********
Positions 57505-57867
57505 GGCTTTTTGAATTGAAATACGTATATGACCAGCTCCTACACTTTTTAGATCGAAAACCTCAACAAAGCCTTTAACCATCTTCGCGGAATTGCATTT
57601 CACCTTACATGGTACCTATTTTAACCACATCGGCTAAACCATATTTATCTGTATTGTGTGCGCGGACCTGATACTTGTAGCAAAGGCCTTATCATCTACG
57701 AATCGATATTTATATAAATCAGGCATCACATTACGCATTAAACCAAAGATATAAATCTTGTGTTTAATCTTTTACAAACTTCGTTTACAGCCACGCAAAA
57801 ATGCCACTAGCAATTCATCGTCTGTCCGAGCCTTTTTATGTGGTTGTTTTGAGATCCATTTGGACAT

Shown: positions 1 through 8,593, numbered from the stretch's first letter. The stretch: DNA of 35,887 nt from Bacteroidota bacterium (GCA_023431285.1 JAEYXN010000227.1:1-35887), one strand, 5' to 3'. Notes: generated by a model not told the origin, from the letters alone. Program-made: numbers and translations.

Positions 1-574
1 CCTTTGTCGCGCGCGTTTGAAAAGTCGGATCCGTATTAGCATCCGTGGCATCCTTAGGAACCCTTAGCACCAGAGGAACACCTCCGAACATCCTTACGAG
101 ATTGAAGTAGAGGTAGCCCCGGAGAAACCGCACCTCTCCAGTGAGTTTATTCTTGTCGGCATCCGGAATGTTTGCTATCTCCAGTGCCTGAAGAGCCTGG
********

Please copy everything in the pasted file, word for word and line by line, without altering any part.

Positions 57505-57867
57505 GGCTTTTTGAATTGAAATACGTATATGACCAGCTCCTACACTTTTTAGATCGAAAACCTCAACAAAGCCTTTAACCATCTTCGCGGAATTGCATTT
57601 CACCTTACATGGTACCTATTTTAACCACATCGGCTAAACCATATTTATCTGTATTGTGTGCGCGGACCTGATACTTGTAGCAAAGGCCTTATCATCTACG
57701 AATCGATATTTATATAAATCAGGCATCACATTACGCATTAAACCAAAGATATAAATCTTGTGTTTAATCTTTTACAAACTTCGTTTACAGCCACGCAAAA
57801 ATGCCACTAGCAATTCATCGTCTGTCCGAGCCTTTTTATGTGGTTGTTTTGAGATCCATTTGGACAT

Shown: positions 1 through 8,593, numbered from the stretch's first letter. The stretch: DNA of 35,887 nt from Bacteroidota bacterium (GCA_023431285.1 JAEYXN010000227.1:1-35887), one strand, 5' to 3'. Notes: generated by a model not told the origin, from the letters alone. Program-made: numbers and translations.

Positions 1-574
1 CCTTTGTCGCGCGCGTTTGAAAAGTCGGATCCGTATTAGCATCCGTGGCATCCTTAGGAACCCTTAGCACCAGAGGAACACCTCCGAACATCCTTACGAG
101 ATTGAAGTAGAGGTAGCCCCGGAGAAACCGCACCTCTCCAGTGAGTTTATTCTTGTCGGCATCCGGAATGTTTGCTATCTCCAGTGCCTGAAGAGCCTGG